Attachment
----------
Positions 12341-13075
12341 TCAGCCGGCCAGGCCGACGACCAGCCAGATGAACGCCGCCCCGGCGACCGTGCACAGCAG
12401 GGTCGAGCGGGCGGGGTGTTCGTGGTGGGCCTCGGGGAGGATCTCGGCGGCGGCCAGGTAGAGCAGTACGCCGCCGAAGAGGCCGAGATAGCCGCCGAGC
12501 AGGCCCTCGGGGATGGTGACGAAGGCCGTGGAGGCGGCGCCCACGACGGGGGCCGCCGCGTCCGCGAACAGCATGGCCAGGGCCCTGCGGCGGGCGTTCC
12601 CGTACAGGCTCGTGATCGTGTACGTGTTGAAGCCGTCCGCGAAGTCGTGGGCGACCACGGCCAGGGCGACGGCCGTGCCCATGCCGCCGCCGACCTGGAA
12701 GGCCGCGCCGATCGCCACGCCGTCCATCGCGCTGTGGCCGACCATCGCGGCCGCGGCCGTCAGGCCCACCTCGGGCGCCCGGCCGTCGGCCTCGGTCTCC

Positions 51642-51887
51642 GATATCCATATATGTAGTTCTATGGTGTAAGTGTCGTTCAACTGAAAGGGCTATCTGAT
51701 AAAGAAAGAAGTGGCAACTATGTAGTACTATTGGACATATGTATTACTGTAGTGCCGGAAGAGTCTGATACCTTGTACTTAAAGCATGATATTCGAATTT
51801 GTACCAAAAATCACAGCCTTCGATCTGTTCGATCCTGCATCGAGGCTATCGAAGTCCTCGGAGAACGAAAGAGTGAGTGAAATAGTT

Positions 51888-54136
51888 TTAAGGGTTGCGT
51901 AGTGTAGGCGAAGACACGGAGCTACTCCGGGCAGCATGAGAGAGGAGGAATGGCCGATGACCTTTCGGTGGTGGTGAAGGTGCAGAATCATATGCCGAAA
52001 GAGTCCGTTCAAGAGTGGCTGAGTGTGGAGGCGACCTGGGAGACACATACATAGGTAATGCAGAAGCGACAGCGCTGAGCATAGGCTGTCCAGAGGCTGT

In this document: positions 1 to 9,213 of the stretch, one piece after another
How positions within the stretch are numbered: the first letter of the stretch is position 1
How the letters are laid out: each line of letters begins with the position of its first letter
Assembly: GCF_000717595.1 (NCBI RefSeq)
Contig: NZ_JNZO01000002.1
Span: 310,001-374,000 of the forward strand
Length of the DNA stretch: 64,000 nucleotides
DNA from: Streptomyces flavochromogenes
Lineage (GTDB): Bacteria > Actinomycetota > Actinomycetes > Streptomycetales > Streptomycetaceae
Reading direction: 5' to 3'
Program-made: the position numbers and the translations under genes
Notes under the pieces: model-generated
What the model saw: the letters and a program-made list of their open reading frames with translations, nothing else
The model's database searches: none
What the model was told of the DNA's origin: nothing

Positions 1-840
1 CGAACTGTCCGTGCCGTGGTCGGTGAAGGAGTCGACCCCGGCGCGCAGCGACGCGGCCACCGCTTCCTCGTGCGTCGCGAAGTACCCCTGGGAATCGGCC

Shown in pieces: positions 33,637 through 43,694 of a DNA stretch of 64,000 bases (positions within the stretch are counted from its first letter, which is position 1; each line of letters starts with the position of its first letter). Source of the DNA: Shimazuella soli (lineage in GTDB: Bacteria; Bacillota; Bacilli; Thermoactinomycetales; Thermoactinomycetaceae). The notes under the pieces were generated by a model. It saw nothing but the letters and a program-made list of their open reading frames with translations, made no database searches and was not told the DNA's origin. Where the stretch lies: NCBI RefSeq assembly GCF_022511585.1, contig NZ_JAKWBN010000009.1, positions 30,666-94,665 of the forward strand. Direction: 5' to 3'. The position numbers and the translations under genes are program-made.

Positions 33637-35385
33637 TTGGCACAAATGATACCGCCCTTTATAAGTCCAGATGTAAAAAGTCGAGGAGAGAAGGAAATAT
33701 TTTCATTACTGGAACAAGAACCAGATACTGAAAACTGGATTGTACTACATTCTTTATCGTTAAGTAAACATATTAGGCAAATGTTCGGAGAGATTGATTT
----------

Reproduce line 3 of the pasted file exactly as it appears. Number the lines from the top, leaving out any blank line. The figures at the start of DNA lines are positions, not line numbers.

12401 GGTCGAGCGGGCGGGGTGTTCGTGGTGGGCCTCGGGGAGGATCTCGGCGGCGGCCAGGTAGAGCAGTACGCCGCCGAAGAGGCCGAGATAGCCGCCGAGC